SUP with all these ladies on the water?
Standup Paddleboarding (SUP) is the newest form of the Girls Night Out, the Coffee Klatch, the Stitch N’ Bitch. Paddleboarding on the lake or the ocean has been one of the fastest growing water sports the Midcoast has seen in the last few years. The water sport first originated in Hawaii and only requires a surf style board, a long paddle and balance. The first time I remember even seeing one and going “The hell?” is when Kea Tesseyman, a local dance instructor, was whipping by on Megunticook Lake on a paddleboard a couple of summers ago. Later, I’d met other women in the Midcoast who had their own boards and gathered together on summer mornings to work out, talk, do yoga on them and work off the scary voices in their heads.
Last summer, I learned how to use one at the same time I learned how to hula hoop. I got Maria Randolph of HOOP ME together with bartender and yoga instructor Stacy Campbell and the three of us decided to have a hula hooping contest on top of the paddleboards. Stacy had never hula hooped before; Maria had never SUP’ed. I’d never done either. We were just nerding out, but didn’t realize hula hooping on paddleboards had already become a trend, along with doing yoga or using them to go fishing.
While it is a watersport equally embraced by men and kids, I started to notice a trend with more women getting together to socialize on paddleboards. Maine Sport Outfitters’ rental associate Ben Hamel said: “It’s definitely a growing sport. And women going out alone or together have made up at least half of our clients. Paddleboards are substantially lighter than kayaks; most of them are in the 20- to 30-pound range, so they are much more manageable for them to lift onto and take off a car." Thorfinn Expeditions co-owner Chris Laughlin agreed. “Probably one of the most exciting parts of standup paddling is that it’s equal, or it could heavily tilted toward the women’s demographic, actually. There seems to be natural attraction between women and SUP; I’m not sure what it is — kind of a Zen factor mixed with a workout. Sales and rentals have been very much active with women.”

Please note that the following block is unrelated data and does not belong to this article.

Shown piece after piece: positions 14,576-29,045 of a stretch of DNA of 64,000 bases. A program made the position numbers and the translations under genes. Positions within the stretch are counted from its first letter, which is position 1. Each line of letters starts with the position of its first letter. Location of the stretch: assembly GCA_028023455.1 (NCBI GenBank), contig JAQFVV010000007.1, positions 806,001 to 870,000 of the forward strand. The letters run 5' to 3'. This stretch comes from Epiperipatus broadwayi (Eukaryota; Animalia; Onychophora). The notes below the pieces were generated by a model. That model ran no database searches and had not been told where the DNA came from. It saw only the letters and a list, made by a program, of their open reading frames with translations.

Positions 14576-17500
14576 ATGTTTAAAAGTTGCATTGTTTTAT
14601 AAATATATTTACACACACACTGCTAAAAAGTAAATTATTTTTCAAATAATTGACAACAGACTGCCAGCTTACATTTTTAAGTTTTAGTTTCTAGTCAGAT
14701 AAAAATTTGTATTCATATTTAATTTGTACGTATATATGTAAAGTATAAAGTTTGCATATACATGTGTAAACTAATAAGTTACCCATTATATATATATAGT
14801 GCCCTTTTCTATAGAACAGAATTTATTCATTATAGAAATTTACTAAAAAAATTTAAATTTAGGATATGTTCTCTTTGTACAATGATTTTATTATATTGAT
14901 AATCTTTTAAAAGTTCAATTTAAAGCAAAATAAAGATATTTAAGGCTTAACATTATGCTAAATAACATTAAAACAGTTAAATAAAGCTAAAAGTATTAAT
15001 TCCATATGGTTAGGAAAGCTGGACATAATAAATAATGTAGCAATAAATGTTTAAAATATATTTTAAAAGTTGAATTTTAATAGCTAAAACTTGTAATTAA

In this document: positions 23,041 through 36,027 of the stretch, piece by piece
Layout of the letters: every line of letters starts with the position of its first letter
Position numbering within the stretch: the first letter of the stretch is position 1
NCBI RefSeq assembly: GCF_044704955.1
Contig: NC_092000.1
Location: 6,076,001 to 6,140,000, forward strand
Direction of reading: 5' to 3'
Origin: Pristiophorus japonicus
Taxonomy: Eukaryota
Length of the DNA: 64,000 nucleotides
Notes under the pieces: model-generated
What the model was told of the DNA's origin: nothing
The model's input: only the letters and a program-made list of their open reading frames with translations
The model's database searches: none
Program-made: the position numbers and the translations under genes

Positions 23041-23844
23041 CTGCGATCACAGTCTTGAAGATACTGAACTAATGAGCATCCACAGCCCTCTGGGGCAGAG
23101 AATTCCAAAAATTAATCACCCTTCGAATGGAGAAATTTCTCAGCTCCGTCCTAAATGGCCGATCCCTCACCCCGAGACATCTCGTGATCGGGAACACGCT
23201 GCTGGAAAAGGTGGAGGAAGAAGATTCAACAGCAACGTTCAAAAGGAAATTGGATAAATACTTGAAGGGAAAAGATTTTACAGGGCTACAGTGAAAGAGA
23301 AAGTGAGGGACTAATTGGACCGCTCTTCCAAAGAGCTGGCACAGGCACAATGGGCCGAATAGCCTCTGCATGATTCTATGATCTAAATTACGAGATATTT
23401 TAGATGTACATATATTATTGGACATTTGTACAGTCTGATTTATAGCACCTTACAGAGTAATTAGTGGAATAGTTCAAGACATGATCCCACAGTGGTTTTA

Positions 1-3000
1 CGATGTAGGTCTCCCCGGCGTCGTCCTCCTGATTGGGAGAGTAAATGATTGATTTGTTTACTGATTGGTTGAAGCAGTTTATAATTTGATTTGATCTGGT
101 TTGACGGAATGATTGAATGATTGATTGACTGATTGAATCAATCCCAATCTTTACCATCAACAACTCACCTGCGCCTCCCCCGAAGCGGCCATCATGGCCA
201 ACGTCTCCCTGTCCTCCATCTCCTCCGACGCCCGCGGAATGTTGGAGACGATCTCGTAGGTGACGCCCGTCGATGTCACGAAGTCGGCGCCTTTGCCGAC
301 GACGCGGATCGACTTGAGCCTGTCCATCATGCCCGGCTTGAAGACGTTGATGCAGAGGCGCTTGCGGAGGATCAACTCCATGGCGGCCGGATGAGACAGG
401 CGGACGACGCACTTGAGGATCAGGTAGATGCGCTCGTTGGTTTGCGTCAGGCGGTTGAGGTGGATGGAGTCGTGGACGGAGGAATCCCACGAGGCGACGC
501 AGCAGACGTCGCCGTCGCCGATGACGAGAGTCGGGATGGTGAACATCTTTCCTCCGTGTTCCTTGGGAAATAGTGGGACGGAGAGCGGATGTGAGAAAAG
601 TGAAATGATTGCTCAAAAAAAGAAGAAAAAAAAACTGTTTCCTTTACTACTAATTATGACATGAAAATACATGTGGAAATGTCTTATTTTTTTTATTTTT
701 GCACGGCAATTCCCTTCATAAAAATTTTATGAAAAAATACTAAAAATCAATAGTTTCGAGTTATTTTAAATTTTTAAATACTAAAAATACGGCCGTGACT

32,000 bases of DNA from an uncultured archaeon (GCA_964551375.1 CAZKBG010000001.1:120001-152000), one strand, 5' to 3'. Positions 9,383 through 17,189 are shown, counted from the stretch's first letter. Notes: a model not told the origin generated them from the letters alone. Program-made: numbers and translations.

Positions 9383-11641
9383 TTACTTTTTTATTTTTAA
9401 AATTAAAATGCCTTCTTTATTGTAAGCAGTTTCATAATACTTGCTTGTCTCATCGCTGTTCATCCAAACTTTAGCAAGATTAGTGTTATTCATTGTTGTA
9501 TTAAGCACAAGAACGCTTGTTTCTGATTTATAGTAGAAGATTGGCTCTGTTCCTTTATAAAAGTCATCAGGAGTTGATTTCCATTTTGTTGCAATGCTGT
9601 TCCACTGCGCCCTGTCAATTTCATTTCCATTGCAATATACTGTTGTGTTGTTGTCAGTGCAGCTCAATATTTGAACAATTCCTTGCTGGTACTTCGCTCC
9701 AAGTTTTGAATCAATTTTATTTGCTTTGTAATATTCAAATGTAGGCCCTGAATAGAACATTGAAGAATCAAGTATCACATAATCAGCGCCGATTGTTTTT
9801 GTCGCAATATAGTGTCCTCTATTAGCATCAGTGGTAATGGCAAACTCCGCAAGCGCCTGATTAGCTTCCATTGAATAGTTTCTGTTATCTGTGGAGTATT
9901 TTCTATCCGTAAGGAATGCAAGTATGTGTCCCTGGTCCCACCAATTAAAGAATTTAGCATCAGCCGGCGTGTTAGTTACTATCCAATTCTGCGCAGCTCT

Not content to be all herp derp with a hula hoop, I entered the first Paddleboard Jousting Event this summer hosted by Maine, Boats, Homes & Harbors and assisted by Thorfinn Expeditions. With the jousting event, everyone had to have a Medieval-sounding name, a costume, and the willingness to sign paperwork that stated event sponsors were not responsible if you were maimed or died on your board in front of hundreds of people. I have to admit: that unnerved me. I didn’t want to be maimed. [Not the face!] And I definitely didn’t want my last moments on Earth to involve being Lifeflighted out in a plate-mail costume made of PBR cans.
Pressing on. Photographer Jonathan Laurence strapped the “Maim or Die” cam on the top of my helmet. So you know, it’s not easy to paddle toward your opponent with a helmet that keeps covering your eyes, with a mouth guard that obstructs your breathing, while trying to figure which end of the paddle you’re supposed to use. [You: it’s not rocket surgery. Me: shaddup.]
I did okay in the first round. Lady Paddlebeard (who incidentally won the contest) gave me a good jab in the semi-finals. At that point, I gave my best imitation of sliding around on a wax floor coated in Olestra, while trying to simultaneously stamp out a fire and wave at an oncoming car that was about to hit me. For that, I won Best Wipe Out.
September is an ideal time to rent a paddleboard, ladies. The supply of boards will be higher. The season is traditionally dry and hot, perfect weather for paddling and a lot of kids are back in school, freeing up some time for moms and non-moms to get a core workout in and some serious cackling out of the way.
For more info on where to rent/buypaddleboards in the Midcoast and pricing visit: